Before a developer can begin the deployment of any offshore floating wind project, a lease needs to be granted, as only then can construction commence.
In terms of acquiring this consent, it can be a complex process that requires a skilled and experienced environmentalist consenting specialists from the developer perspective to provide robust data. This detailed information is then passed onto Natural Resources Wales’ own specialist consenting teams to evaluate and conclude.
There are currently over 20 developers scoping potential bids for development licensing in the Celtic Sea and all are requesting consenting documentation, even before they been successful or not.
The commercial mover’s v’s the Environmental Guardians
The developers want answers and progress, as after all, they want to deploy major investment into projects and move them forward at pace. They also argue that there is a need to hit NetZero and the quicker they can deploy, the sooner we will all have both cleaner and greener energy. They understandably see the consenting bodies as a barrier to progress.
From a helicopter view it’s a mess, and it seems that everyone is pointing fingers at each other.
The developers are wanting quick progress from NRW, who clearly don’t have enough qualified and experienced professionals on the ground to cope with the sheer amount of requests. On the flip side, the data that some developers are submitting is ‘not up to scratch’ and needs more guidance, in terms of what is expected from developers and what is urgently needed.
Clearly, this quality of data issue is making a slow, risk averse process extremely inefficient.
It is obvious that the partnership between the developer community and contenting teams needs to be better streamlined and made much more efficient, and that requires a process of improvement from all participants.
The imbalance it seems is also hindered by recruitment. If you are in the environmental consenting game, you are most certainly hot property. Do you work for the Government funded environmental protectors or do you work for the well paid ambitious commercial developer? Many graduates entering this space often cut their teeth in the consenting bodies and commonly move onto to work for the more attractive commercial sector. It’s a big problem that needs to be considered.
Tom Hill, Program Manager at Marine Energy Wales, spoke to me about the challenges facing both Natural Resources Wales and those in the development ecosystem.
A solution that has been put forward by many is around consenting data co-operation. The developers are very willing to invest in supporting the consenting bodies such as NRW. It’s a viable solution that with careful independence and transparency, could create a win-win for all.
Phil Johnston, Business Development Manager at Celtic Sea Power, feels that it’s a challenging space with limited experience and it’s unfair to be pointing the finger solely at the consenting bodies.
However, it’s not all bad news speaking to international specalists in the offshore floating wind sector. Other nations in this space are having a more challenging time than we are in Wales. Whilst we have challenges to overcome, it seems we are way ahead of the pack and other countries are having a much harder time maneuvering through the legislative minefield that is consent.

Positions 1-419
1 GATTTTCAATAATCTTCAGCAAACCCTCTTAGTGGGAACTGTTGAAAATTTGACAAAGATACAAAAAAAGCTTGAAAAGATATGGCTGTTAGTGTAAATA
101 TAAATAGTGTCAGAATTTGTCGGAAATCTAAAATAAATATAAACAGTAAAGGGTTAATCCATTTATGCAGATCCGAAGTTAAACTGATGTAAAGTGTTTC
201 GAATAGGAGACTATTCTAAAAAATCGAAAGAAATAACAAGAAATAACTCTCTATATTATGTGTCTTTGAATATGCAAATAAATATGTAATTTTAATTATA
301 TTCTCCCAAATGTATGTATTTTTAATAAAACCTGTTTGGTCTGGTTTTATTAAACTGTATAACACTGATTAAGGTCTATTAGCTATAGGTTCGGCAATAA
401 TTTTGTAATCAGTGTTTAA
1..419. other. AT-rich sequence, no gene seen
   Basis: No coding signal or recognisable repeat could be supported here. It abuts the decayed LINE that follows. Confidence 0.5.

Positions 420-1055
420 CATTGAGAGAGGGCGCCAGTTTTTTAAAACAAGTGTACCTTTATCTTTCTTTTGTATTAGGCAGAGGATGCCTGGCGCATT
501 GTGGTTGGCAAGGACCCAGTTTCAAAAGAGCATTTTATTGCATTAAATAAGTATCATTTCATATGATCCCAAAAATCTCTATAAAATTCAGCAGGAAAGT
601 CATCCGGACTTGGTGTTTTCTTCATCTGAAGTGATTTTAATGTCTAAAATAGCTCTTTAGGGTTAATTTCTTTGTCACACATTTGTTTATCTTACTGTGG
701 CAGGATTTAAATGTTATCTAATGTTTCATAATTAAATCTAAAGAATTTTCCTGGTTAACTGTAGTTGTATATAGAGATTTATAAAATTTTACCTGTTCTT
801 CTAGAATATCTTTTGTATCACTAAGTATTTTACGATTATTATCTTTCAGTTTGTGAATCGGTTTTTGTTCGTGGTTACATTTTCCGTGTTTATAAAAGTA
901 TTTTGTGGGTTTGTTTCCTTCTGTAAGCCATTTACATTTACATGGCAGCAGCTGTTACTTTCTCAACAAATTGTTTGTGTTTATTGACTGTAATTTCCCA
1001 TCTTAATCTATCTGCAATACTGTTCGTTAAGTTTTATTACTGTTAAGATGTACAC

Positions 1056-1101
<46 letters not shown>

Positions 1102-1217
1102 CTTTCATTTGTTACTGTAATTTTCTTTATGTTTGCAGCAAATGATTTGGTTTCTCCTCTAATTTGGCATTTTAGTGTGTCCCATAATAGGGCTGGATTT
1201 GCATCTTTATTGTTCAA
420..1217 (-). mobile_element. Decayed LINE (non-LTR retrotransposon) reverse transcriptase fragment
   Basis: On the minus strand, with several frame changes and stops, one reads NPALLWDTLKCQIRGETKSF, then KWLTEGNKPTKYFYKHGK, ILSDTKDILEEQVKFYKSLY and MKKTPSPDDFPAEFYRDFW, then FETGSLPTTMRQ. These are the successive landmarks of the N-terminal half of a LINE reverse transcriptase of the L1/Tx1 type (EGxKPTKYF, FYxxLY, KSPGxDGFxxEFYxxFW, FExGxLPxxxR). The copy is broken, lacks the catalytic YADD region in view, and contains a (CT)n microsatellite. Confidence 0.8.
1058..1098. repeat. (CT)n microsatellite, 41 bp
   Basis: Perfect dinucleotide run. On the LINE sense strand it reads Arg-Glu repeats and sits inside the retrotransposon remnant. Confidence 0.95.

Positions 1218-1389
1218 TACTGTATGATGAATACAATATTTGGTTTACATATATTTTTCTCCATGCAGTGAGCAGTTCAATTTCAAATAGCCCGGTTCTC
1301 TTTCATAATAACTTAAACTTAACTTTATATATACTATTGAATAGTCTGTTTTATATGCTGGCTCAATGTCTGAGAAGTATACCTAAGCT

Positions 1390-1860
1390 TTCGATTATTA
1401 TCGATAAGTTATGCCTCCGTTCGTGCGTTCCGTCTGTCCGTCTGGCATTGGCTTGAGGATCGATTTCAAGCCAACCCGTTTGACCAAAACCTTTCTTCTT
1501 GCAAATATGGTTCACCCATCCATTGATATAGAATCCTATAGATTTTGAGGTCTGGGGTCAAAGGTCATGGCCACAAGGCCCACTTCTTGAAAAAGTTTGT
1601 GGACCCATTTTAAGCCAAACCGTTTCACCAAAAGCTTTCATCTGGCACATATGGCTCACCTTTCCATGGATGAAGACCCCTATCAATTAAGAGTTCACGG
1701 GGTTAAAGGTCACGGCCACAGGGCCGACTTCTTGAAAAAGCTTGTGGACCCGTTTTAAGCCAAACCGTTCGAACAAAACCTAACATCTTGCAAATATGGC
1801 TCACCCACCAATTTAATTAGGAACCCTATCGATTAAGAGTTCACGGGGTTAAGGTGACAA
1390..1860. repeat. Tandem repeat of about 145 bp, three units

Furthermore, Simon Cheeseman from the Offshore Renewable Energy Catapult, explains the impact new innovative technology can have on improving the data collection process. Simon also explains how the Crown Estate are looking at how they can streamline the process further by providing data themselves, on behalf of developers.
What next? – Well it's clear everyone wants clean energy yesterday, and a spirt of co-operation and partnership is emerging. Bridging the commercial world with Government funded bodies is no easy feat, but if the right connectors are put in place, a marriage in the name of essential progress may well emerge.
If it doesn’t, the once in a generation opportunity that the Celtic Sea offers Wales and our ambition to decarbonise heavy industry will be delayed.
The sector is now awaiting the results of a deep dive report into the wider consenting issue which I am told will be available very soon.
A Beginners Guide to Consent Considerations:
Cultural Heritage and Archaeology – Are their shipwrecks or even unexploded objects from WWI & WWII known as Unexploded Ordnance (UXO) hazards.
Fish and Shellfish Ecology – Unlike conventional offshore wind, where export cables would be buried, floating offshore produces electro-magnetic fields (EMF) which are generated from cables deployed within the water between turbines. This could create underwater noise disturbance, loss and change to fish foraging, spawning and nursery habitats.
Marine Mammals and Turtles – Will there be any displacement effects or even a risk of entanglement in subsea infrastructure. For example, cables, mooring lines and lost equipment.
Ornithology (Birds) – Are there any consequences of a floating moving platform on bird behaviour such as collision risk; what if birds use floating foundations for roosting or increased feeding, or any other displacement effects.
Landscape and Seascape – Mainly visual presence on the seascape but with the Celtic Sea development zones out at sea, there is reduced visual impact of structures having an effect on communities.
Marine and Coastal Processes – These include any effect on seabed and marine water quality, effects from marine transport, effects on particular mobile bedforms and effects on suspended sediment concentrations.
Shipping and Navigation – Are there any consequences to the displacement of shipping routes or possible vessel collisions. What if structures break and equipment flows off site. Will there be any impact on a HM Coastguard search and rescue requirements.